This article about Darren and his Ford Mustang was originally published in the December 2008 issue of Street Machine.
In 1966 Carroll Shelby made a deal with the Hertz Corporation, producing a special line of GT350 Mustangs, which were available as rent-a-cars for wannabe racers looking for a bit of weekend action.
It might sound a tad adventurous in these days of health and safety litigation but the late 60s was a vastly different time. That was before petrol crises, supercar wars or emission controls and it was as good as life got if you wanted to buy a high-performance production car.
A little concerned by the sales figures for the first year of GT350 production, Shelby set his marketing gurus the task of increasing his market share. At the same time, Hertz created the Hertz Sports Car Club to provide a limited number of high-powered cars to customers over the age of 25.
Shelby saw an opportunity and sold 1000 limited edition GT350H Mustangs (‘H’ for Hertz) to the rental outfit. The hire car business was never the same.
Although rented strictly for road use, many ended up in production-class racing at SCCA events; some were returned with different engines, holes where rollcages had been welded in, and other modifications to legally run on the track. It became a common occurrence for cars to be returned on Monday mornings wearing a lot less rubber while the customers wore much wider grins. Due to the increase of Sunday racers using these rented Shelbys for serious track action, the program was cancelled in 1967.
Genuine GT350H Mustangs are rare and sought-after today, with original examples selling for more than US$120,000. Whilst Darren Troy’s ’66 Fastback is not the real deal, it’s a damn fine replica of one of the best race-bred street cars ever and owes him a pretty penny as it is.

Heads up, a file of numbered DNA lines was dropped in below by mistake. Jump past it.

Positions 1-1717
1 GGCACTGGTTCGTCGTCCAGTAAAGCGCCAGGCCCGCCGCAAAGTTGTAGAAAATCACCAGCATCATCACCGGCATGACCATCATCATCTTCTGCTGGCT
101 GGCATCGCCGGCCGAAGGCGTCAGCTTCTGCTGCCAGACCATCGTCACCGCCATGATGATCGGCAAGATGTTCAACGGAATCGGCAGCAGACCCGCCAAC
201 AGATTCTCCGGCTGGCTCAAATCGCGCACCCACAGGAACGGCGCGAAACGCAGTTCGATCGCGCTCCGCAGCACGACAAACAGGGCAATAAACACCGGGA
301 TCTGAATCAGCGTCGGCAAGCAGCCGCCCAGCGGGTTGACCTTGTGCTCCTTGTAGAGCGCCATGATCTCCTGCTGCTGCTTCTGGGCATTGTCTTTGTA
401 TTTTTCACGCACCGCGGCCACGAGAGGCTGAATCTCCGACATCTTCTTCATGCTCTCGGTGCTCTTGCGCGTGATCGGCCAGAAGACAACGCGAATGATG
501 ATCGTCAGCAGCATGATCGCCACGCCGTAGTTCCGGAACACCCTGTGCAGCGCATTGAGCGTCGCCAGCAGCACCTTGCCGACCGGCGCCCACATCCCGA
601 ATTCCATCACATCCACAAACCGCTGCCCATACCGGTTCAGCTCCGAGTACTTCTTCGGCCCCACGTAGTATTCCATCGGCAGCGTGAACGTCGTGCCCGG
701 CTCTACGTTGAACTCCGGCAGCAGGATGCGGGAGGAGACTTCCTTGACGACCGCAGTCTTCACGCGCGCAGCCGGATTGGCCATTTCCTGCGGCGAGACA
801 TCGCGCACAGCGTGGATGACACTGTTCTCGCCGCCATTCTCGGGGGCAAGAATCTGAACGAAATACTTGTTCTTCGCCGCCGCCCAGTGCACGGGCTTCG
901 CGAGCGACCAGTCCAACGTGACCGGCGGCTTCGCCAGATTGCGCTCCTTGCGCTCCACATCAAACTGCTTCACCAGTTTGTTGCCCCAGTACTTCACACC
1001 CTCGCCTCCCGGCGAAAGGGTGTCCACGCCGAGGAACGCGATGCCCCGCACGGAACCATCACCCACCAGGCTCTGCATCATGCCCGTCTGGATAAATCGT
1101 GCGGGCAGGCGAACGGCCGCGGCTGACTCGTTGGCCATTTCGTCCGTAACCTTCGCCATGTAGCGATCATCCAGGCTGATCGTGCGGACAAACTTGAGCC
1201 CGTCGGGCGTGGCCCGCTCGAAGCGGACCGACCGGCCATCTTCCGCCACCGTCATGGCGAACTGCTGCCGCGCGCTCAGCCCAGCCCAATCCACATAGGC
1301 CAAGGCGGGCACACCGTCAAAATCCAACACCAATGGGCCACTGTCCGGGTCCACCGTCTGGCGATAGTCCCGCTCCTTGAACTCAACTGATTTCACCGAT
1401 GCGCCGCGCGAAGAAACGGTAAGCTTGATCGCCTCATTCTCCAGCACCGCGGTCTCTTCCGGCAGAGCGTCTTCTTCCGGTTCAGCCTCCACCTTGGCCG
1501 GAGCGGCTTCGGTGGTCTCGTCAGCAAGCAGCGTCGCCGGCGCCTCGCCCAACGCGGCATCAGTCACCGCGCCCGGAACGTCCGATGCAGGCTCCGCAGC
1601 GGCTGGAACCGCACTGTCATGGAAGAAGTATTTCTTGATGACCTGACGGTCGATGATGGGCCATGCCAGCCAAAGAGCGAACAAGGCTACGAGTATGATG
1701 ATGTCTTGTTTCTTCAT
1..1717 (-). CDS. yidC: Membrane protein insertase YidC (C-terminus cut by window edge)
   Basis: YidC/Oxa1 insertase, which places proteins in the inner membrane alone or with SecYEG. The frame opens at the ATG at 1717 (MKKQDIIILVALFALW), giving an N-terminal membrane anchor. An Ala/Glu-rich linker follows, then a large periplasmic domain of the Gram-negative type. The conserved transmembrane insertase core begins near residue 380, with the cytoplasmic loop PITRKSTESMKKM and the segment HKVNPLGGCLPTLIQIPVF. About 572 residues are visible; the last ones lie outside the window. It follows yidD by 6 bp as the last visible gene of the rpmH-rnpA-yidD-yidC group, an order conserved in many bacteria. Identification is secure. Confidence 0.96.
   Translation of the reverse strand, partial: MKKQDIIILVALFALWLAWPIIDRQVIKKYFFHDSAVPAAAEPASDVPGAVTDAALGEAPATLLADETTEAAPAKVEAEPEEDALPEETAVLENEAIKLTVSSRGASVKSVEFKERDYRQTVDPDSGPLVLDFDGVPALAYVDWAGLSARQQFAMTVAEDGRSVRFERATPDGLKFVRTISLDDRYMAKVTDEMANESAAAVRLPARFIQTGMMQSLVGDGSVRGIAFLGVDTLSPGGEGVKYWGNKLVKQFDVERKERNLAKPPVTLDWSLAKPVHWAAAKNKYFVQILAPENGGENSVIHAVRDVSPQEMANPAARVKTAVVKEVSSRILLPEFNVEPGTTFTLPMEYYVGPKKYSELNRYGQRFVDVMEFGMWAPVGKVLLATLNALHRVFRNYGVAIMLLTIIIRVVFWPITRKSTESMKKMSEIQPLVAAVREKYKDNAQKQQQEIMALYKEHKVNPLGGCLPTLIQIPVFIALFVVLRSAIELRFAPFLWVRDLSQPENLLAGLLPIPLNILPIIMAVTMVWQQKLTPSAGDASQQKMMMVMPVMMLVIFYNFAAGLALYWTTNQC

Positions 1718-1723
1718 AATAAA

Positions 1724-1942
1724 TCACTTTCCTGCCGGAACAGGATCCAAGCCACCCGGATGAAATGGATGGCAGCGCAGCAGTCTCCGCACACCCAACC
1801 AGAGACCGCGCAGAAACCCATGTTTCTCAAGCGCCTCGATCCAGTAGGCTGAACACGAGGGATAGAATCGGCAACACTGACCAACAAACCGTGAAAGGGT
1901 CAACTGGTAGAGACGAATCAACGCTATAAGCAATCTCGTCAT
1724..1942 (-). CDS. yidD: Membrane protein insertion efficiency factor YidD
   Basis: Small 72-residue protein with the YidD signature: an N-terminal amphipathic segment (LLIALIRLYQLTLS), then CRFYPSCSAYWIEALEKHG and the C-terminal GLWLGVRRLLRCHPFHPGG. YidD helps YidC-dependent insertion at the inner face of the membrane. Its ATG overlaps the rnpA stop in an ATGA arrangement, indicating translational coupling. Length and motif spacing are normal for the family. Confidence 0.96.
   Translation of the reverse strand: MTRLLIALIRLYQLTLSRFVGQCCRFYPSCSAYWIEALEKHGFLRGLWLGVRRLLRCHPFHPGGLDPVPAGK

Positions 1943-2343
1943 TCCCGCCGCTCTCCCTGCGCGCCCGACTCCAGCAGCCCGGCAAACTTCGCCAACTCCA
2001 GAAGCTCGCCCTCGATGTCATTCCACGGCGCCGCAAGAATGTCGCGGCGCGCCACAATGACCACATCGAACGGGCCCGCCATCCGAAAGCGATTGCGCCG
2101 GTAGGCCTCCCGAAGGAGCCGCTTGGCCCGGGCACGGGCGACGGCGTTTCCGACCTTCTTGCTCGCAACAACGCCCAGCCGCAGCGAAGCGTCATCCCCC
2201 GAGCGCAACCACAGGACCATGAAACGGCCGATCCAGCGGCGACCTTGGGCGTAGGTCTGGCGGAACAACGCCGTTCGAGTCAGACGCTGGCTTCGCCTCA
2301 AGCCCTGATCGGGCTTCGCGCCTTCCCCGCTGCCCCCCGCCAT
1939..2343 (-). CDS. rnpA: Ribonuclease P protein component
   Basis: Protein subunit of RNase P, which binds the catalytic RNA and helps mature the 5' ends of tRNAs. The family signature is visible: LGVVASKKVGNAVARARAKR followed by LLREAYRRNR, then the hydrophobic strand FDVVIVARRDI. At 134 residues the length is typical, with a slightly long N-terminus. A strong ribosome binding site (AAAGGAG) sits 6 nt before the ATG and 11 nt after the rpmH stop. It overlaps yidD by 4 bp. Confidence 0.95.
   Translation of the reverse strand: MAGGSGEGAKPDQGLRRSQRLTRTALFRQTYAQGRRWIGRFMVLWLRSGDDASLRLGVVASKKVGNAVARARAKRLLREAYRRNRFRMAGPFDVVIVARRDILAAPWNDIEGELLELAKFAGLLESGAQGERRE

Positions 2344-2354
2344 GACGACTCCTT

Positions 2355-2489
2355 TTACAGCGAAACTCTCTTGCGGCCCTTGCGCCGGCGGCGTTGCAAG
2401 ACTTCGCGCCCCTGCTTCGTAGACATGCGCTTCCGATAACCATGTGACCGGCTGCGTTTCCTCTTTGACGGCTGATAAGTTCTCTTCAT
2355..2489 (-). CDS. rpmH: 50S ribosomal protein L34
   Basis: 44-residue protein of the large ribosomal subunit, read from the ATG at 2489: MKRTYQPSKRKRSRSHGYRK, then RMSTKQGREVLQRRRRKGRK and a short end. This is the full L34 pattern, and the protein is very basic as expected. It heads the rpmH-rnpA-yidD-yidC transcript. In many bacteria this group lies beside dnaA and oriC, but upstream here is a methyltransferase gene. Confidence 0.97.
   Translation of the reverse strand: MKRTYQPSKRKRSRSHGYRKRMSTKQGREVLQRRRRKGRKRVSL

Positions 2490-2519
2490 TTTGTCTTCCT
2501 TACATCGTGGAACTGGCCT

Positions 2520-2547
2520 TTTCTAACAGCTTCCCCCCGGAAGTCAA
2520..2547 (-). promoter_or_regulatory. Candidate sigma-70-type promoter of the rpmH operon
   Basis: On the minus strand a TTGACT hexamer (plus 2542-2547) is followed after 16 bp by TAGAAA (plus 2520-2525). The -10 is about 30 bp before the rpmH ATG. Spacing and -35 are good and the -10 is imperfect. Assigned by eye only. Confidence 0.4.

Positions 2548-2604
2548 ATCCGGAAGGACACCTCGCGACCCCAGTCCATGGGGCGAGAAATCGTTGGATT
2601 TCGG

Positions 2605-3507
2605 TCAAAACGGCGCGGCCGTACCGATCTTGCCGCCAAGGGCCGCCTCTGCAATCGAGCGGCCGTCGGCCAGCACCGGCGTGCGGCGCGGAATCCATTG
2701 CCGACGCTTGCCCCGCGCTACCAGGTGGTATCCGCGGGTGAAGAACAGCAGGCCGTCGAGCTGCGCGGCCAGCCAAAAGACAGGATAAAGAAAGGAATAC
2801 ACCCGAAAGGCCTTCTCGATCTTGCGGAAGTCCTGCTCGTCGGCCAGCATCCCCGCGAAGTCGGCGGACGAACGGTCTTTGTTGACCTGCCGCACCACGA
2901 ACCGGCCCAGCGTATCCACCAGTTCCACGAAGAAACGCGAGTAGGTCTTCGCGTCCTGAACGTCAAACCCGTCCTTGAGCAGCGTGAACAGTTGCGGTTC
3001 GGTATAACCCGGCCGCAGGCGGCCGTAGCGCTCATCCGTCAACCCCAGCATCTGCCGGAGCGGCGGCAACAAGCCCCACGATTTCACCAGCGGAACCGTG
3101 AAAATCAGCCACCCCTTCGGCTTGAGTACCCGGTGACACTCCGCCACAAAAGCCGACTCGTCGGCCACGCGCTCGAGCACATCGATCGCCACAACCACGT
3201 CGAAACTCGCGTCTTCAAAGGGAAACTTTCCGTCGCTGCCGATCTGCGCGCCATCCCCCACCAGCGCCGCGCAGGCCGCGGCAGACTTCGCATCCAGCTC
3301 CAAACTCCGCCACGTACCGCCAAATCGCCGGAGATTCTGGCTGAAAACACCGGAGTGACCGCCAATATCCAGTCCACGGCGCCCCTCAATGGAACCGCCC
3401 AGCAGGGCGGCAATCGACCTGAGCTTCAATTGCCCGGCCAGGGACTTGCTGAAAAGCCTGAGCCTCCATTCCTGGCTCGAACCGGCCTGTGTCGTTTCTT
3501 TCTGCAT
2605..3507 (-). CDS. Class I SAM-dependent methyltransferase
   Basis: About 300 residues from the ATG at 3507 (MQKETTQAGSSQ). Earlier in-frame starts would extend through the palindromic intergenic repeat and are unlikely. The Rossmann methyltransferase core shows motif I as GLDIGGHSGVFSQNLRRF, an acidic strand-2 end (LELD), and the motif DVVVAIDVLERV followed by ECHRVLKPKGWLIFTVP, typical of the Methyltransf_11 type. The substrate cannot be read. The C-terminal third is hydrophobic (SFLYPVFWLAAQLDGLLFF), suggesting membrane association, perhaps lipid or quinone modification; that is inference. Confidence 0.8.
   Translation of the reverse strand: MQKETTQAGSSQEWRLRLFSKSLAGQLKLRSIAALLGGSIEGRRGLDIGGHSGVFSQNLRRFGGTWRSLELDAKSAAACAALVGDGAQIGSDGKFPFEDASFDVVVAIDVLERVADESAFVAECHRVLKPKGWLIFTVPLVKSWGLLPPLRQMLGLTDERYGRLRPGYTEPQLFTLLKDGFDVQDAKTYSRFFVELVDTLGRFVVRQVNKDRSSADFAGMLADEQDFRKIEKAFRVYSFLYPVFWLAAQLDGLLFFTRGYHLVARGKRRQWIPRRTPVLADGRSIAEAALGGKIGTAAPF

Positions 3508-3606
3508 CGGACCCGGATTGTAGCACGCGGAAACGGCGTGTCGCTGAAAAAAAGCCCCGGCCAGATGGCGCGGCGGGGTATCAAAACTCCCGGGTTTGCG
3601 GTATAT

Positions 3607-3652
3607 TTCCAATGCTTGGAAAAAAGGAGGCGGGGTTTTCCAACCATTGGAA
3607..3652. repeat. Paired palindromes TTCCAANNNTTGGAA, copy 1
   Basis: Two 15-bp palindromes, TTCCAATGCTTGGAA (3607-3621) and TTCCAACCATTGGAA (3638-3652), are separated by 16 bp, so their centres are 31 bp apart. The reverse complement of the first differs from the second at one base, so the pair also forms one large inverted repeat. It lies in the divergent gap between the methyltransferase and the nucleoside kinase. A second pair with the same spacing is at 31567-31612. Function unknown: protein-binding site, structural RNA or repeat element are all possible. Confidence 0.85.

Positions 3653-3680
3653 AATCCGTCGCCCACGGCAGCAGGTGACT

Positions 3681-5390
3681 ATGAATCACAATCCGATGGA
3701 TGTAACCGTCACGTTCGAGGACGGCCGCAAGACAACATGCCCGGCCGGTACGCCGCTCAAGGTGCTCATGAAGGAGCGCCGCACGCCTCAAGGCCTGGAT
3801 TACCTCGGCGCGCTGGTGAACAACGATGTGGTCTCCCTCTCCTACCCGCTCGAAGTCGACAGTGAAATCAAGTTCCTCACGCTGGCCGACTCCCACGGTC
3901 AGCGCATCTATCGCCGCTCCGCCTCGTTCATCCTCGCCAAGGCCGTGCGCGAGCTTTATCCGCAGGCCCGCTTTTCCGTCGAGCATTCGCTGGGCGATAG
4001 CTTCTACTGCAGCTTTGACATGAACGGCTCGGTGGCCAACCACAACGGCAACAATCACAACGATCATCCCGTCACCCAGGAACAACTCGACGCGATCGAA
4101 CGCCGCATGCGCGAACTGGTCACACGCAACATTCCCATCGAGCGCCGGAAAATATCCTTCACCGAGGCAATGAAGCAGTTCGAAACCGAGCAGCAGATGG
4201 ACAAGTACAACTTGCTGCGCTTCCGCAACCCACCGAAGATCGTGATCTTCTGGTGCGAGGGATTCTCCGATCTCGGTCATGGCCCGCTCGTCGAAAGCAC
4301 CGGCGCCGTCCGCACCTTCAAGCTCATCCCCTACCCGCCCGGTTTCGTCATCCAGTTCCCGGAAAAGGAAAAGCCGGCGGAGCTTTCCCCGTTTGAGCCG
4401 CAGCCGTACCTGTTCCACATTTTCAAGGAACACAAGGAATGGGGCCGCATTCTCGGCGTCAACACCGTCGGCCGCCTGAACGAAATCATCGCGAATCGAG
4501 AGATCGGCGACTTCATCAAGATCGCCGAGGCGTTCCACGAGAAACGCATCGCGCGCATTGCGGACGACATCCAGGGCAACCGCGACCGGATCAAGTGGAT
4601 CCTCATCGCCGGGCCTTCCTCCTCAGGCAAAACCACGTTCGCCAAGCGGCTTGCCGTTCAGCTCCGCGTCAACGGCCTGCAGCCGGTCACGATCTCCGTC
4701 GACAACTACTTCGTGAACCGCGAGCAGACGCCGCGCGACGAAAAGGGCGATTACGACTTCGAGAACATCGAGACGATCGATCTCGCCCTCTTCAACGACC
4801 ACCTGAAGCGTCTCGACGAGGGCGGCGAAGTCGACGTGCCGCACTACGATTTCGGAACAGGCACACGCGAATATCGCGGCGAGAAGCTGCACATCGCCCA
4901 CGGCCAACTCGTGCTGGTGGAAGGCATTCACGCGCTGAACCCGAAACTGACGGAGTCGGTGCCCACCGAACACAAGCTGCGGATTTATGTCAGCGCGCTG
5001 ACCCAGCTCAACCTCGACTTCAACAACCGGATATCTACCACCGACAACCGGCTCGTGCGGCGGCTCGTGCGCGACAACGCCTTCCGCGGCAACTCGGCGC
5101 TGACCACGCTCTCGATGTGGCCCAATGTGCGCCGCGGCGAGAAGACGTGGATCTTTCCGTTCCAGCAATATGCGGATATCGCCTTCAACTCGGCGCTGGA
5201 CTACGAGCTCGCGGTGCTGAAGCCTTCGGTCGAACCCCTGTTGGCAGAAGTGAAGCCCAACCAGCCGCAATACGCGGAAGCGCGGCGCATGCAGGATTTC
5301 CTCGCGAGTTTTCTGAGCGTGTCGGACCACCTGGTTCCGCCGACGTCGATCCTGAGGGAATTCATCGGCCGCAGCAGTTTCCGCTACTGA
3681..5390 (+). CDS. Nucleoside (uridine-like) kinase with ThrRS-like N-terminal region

Darren is no stranger to serious performance Fords. Not only does he bleed blue but he’s owned a number of hardcore cars in his time, ranging from a 400ci Clevo-powered XC GXL to a tubbed and supercharged ’67 Mustang Fastback, a big-block Galaxie and more in between. There was also a Supra drag car that was good for 9.5s at almost 150mph. No, it’s not a Ford but there was a 600hp Cleveland in it and any car that cuts a mid-nine down the quarter is worth its salt.
Darren picked up his Fastback in the final days of the 20th century even though he wasn’t looking for a car at the time.
“It was for sale in the next suburb at a good price,” he says. “Apart from a few signs of ageing, it wasn’t too bad and had all the right parts. The paint wasn’t bad and it had barely any rust as it’d been found in the desert. I’d always wanted an early-model Fastback and once I saw this one I just had to have it.”
Not one to waste any time, Darren — with a little help — performed a full rebuild. No stone was left unturned, with a new engine, diff, paint and interior among the major overhaul items. As tempting as it may have been to slot in something bigger, Darren decided to stick with a 289 Windsor.
“I wanted the original style engine to keep with the period theme,” he says. “A Mexican block 289 came up at the right time and was cheap. Mark Drewett from Mad Race Engines rebuilt the engine. He reckons it’s got about 380hp. That’s enough to scare a few buzz-boxes and the economy isn’t too bad, though who really cares how much fuel a performance car uses anyway?”
Darren went the staunch route and opted for a four-speed top loader. Hertz cars were initially available with stick-shifts but so many were returned with burned and broken clutch assemblies that all of the later cars were equipped with automatic ’boxes.
This car’s suspension copped a thorough going-over too, with Koni shocks, Shelby traction bars and repositioned front A-arms.
While the ’Stang has a definite circuit look to it, Darren’s more interested in country road cruising and a little quarter-mile action.
“I haven’t taken it to the track as yet but I’m planning on some nostalgia drag racing in the future so we’ll see how it goes then. Sitting in traffic drives me mad because I just want to get out on the open road and give it some stick. It grips the road like an old race car should.”